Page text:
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Thread: The Dangers of Working with a High Voltage Supply

  1. #1
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    Default The Dangers of Working with a High Voltage Supply

    I recently acquired a new lab supply which was originally meant for an electrophoresis table. As such it has three modes of output... constant voltage, constant power, constant current. (1000v, 200watts, 400ma)

    I understand what constant current and constant voltage are, however, I'm confused by constant power. I'm using the supply to charge a highrate SLA and while 400ma will get the job done (highest it goes on constant current), constant power is adjustable from 0 to 200 watts and being able to charge the battery a little faster would be nice.

    I could do constant voltage, however, it is way too hard to modify the voltage with precision being as one pot brings it from 0 all the way to 500/1000 volts... imagine trying to get 13.6 on that :-P

    As I figure it, constant power outputs the number of watts you specify regardless of output voltage, however, this sounds just like CC which is why I'm confused.

    I think if I select 2 watts then it puts out 500ma at 4 volts or 250ma at 8, however, I don't want to risk anything until I'm sure :-)

    Any help is appreciated as I try to figure this out... and yes, 1000volts is dangerous...
    Last edited by D-Dog; 11-14-2009 at 02:51 PM.

  2. #2
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    Default Re: Constant Voltage vs Constant Current vs Constant Power

    A constant power power supply will vary the output voltage and current to maintain a constant power level to the load (power = voltage*current) while a constant current supply will only vary the output voltage in an attempt to maintain a constant current to the load. If you can get hold of the manual, it should give you a voltage and current curve for a given power output. Without that information, it would be hard to predict what the voltages and currents will be for a particular power output short of mapping out the output with a variable resistor rated for high power.

    As I'm sure you are aware, that power supply can be very dangerous! For example, in the constant current mode, if you were to disconnect the load (battery) from the power supply, the output voltage would most likely rise to the maximum voltage (1000 volts). The insulation on your wire leads may not be rated that high...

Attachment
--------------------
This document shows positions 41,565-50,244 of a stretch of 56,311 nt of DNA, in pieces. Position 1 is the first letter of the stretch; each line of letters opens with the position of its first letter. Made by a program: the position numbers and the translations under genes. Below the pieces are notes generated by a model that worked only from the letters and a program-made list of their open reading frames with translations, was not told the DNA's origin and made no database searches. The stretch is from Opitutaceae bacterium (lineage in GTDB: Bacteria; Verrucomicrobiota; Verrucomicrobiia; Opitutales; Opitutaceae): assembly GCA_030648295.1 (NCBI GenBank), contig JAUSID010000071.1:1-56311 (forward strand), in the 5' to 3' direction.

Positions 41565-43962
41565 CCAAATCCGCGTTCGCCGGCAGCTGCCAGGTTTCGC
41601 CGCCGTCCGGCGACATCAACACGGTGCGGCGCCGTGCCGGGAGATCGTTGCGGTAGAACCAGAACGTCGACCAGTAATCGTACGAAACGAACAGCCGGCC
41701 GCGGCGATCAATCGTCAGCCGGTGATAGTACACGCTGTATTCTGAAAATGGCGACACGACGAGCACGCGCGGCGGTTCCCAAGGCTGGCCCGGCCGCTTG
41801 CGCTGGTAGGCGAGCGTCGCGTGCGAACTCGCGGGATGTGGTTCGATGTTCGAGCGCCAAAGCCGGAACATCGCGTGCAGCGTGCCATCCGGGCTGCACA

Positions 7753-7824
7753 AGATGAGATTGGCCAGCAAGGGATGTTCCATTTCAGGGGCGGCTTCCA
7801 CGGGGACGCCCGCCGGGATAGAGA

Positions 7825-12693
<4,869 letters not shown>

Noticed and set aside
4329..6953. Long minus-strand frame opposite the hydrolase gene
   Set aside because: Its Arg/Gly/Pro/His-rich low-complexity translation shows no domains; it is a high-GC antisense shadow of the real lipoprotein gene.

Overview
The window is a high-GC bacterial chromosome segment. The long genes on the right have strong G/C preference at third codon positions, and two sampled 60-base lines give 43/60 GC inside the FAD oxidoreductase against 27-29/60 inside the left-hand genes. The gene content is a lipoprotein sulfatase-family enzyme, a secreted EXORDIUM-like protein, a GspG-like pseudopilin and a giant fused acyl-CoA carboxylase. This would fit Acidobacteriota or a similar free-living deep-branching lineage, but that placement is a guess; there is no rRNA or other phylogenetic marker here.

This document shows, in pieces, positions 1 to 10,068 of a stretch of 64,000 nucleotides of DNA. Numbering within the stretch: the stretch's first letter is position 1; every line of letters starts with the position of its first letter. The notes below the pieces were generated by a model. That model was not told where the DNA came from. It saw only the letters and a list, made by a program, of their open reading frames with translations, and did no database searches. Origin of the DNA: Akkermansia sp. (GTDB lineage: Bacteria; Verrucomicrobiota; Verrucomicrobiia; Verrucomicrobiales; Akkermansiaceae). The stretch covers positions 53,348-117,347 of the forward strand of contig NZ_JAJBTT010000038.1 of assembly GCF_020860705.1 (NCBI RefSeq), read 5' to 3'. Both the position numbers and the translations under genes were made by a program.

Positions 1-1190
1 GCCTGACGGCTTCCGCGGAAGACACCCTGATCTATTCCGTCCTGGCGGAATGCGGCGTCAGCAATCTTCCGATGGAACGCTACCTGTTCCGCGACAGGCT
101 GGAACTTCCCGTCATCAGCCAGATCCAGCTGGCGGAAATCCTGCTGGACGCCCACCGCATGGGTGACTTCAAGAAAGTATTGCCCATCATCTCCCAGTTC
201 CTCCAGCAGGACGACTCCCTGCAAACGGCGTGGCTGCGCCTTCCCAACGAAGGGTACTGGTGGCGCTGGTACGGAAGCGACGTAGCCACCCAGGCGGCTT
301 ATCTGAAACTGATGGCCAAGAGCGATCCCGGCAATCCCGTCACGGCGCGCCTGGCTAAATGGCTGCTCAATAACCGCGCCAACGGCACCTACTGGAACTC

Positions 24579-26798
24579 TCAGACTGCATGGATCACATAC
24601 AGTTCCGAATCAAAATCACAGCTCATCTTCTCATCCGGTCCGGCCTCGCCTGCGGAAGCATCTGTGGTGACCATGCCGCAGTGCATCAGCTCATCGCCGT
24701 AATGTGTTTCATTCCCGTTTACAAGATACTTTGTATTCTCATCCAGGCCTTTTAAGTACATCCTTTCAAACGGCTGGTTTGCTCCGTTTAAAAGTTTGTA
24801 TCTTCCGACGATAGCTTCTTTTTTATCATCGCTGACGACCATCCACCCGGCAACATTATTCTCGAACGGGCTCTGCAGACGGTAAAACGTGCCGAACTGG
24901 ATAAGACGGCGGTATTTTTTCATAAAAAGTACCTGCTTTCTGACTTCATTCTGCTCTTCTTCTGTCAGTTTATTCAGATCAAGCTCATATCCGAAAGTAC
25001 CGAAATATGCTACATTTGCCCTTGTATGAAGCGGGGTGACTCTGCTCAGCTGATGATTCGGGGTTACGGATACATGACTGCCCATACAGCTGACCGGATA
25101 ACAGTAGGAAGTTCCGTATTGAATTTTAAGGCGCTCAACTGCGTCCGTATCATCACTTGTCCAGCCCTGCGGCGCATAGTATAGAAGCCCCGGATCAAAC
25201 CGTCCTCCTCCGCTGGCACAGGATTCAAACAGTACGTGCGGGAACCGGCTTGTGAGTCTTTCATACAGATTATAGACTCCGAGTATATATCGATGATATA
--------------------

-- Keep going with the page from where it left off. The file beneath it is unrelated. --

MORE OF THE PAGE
3. #3
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    Default Re: Constant Voltage vs Constant Current vs Constant Power

    Yep, The unit has two modes, 500v/400ma/200watts and 1000v/200ma/200watts. The wire I use is rated for 2000 volts and even then I keep it on the 500volt max setting figuring every little bit of safety helps :-)

    So the question remains if I connect a 12 volt load to the supply in constant power mode will it feed it 2 watts of power continuous at the battery's voltage or at 500v? I will try to look for a manual which may give these curves.

    The supply is an ISCO 493 Electrophoresis Power Supply

    /Begin Safety Rant

    But yea, just reiterating again how dangerous a supply like this can be. I wouldn't want anyone else to try working with this supply unless they really knew what they were doing. Which equation is the one which tells you power through a resistor? I think it's P = V^2 / R The resistance of skin is know so you can see how each little increase in voltage makes the result much more deadly. Or is it just Ohm's Law rearranged I = V / R ? Either way electricity is not something to be taken lightly. A defibrillator pumps 160 Joules or so into you to try to save your heart. The main caps in this supply along can pump out 10x that amount and I'm sure some supply are even more dangerous. It only takes one mistake to end a life... and there is no fuse inside your body to save you (I can't recall how many times I tried measuring voltage on the current mode of my DMM only to see a spark...)

    /End Safety Rant :-)

  4. #4
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    Default Re: Constant Voltage vs Constant Current vs Constant Power

    Again, without the specifications available (or the circuit schematic), it's hard to predict the output. As an experiment, you could connect an ammeter in series with the battery and power supply. If the supply is outputting 0.167 amps (2 watts/12 volts), you should be OK. A caveat to this method is that you need to check the specs for your battery - if it is a lead acid battery, it may not tolerate a trickle charge rate of 167 ma continuously after the battery is fully charged. Most lead acid batteries are charged with a constant voltage of 13.6 to 13.8 volts with some form of current limit.

  5. #5
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    Default Re: Constant Voltage vs Constant Current vs Constant Power

    ask and you shall receive :-)

    Here is a link to the schematic for my model. If you need to know anything else just ask, I'm sure I can hunt it down

    http://www.eisenhower.org/eric/isco/493sch.pdf

  6. #6

    Default Re: Constant Voltage vs Constant Current vs Constant Power

    Quote Originally Posted by D-Dog View Post
    I recently acquired a new lab supply .
    .
    .
    .